more centrist politicians, especially in the House of Representatives, where most of the
districts are “safe” districts for one party.
Q: After writing THE RIGHTEOUS MIND, do you find it any easier to accept that your
own moral beliefs and judgments might be wrong?
A: Yes. I’ve learned that every group (not every individual) understands some aspects
of human moral functioning and flourishing, and not others. No one group has the whole
story, so you’ve got to look on all sides and try to see things as they see them. I’ve
also learned that public policy questions are really complicated mixtures of factual
assumptions and moral commitments, and that the factual assumptions are often driven by
the moral commitments. When you’re a member of a moral community, the solution to problems
such as global warming or out-of-control government spending looks simple, but it’s never
simple. So I’m not as opinionated any more about public policy issues – except for those
involving political civility, in which I think I now have some expertise that justifies my
Q: Has writing the book changed your own political views?
A: Yes. In 2004, when I shifted my research from examining cross-cultural differences
in morality to examining ideological differences in morality, I was firmly left of
center. But in trying to understand conservatism from the inside, as an anthropologist
would, I came to see that they are right about many things – or at very least that they
have some insights into how to run a stable society that encourages individuals to become
self-disciplined. Writing the book changed me into a centrist who takes a yin-yang view of
politics. As John Stuart Mill put it in 1859: “A party of order or stability, and a party
of progress or reform, are both necessary elements of a healthy state of political
Q: What do you hope readers will take away from the book? Do you think we can change
for the better?
A: In my last book, The Happiness Hypothesis, I offered the analogy that the
mind is like a rider (conscious reasoning) on an elephant (the other 99% of mental
processes, which are really in charge of behavior). Books usually appeal to riders: they
explain things using concepts and evidence. But the rider is not really in charge, so
nothing changes after you read a book. I therefore tried to write The Righteous Mind
to appeal to the elephant as well as the rider. I’m trying to get people to feel
things as they read. I’m hoping that by the end of the book, partisans on all side
will have an intuitive sense that intuitionism is true (so don’t trust your reasoning so
much), that morality varies across ideological groups (so don’t be so certain that you’ve
found the one and only moral truth), and that other moral “matrices” are interesting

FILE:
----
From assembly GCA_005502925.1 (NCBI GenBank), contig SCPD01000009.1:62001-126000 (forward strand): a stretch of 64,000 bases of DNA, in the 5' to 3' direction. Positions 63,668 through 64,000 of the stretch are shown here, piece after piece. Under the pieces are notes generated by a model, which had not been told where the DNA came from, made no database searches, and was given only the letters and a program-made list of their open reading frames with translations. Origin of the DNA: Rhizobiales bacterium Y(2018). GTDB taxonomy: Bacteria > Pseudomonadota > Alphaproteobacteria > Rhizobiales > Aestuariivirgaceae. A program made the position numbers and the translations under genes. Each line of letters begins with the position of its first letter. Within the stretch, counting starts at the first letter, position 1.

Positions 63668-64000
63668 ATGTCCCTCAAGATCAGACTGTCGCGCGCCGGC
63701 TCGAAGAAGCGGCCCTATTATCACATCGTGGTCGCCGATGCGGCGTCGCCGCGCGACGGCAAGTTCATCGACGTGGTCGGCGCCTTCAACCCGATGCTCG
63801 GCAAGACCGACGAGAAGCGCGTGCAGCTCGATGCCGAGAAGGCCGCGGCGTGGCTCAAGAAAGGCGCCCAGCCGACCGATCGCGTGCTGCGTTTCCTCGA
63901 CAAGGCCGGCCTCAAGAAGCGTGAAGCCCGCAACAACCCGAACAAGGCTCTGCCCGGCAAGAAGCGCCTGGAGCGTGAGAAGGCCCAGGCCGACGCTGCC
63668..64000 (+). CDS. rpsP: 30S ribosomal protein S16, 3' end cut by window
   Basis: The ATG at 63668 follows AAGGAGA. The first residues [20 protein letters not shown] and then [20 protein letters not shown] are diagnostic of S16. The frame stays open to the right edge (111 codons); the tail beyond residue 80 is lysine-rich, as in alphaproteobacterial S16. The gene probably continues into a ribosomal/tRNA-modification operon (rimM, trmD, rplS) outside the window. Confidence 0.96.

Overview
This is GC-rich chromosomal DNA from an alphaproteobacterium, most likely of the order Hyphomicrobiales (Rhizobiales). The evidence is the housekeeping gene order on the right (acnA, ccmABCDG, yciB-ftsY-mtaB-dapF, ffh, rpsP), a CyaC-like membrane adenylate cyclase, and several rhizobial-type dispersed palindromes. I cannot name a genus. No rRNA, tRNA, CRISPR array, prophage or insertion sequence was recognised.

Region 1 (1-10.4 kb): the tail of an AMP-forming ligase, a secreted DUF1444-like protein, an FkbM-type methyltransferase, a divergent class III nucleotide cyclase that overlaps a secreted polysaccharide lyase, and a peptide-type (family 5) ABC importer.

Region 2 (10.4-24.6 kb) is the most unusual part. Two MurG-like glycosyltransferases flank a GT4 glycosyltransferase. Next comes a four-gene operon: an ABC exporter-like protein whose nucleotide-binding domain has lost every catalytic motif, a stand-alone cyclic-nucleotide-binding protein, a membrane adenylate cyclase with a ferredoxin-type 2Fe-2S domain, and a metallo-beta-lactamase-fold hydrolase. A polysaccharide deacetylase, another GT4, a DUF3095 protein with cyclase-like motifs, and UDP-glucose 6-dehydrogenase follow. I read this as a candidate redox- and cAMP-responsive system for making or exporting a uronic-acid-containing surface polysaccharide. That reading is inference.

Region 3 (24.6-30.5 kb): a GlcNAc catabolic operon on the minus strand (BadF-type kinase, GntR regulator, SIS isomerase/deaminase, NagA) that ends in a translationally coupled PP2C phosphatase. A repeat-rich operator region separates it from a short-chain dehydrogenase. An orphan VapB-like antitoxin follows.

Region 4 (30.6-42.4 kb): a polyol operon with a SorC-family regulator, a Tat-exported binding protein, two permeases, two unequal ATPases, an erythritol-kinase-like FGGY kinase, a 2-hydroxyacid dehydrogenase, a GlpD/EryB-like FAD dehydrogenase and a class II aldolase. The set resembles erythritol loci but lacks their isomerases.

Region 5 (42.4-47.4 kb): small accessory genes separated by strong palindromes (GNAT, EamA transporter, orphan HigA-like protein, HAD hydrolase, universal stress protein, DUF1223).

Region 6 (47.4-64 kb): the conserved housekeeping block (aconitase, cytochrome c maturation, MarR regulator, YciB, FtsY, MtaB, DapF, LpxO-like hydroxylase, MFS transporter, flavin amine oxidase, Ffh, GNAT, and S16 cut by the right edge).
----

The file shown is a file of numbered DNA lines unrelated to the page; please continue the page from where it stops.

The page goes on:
places to visit (so don’t avoid those who are different from you). These changes may be
short-lived, but if they encourage people to have more conversations across moral lines in
the weeks after they read the book, this may lead to them to start or strengthen
relationships with a few people who are different from themselves. The changes might then
Q: The cover shows an 'offensive' gesture. From a moral psychology standpoint, what
does 'offensive' mean? And do you think some people will be offended by your book?
A: The choice that Penguin made to place an offensive gesture on the cover has many
pluses and minuses. On the positive side, it really does capture the central thesis of the
book, which is that we evolved to be tribally righteous creatures that enjoy engaging in
moralistic hostility toward members of other groups. Also on the positive side, it’s very
funny, and I am getting a number of requests from American friends for the UK edition of
the book. But I fear that the UK cover will be offensive to social conservatives, who
already lament the coarsening of culture and the spread of “profanity” (which is the
opposite of sacredness). Anything we disagree with can be offensive, but anything that
violates our sacred values is deeply offensive, even outrageous. In the book I try to say
what each side’s sacred values are, while showing why these values are really valuable. I
really do respect the left, the right, and the libertarians, and so far the early reviews
from all three camps have been extremely positive. If you show respect for people’s most
sacred values – if you acknowledge that your opponents are morally motivated – you can
then disagree with them, and even criticize them, without angering them. This is my
fondest hope for the book: that it will change demonizing disagreements into respectful
and constructive disagreements.
For more information, including reviews and blog posts applying the book to current
events, see www.RighteousMind.com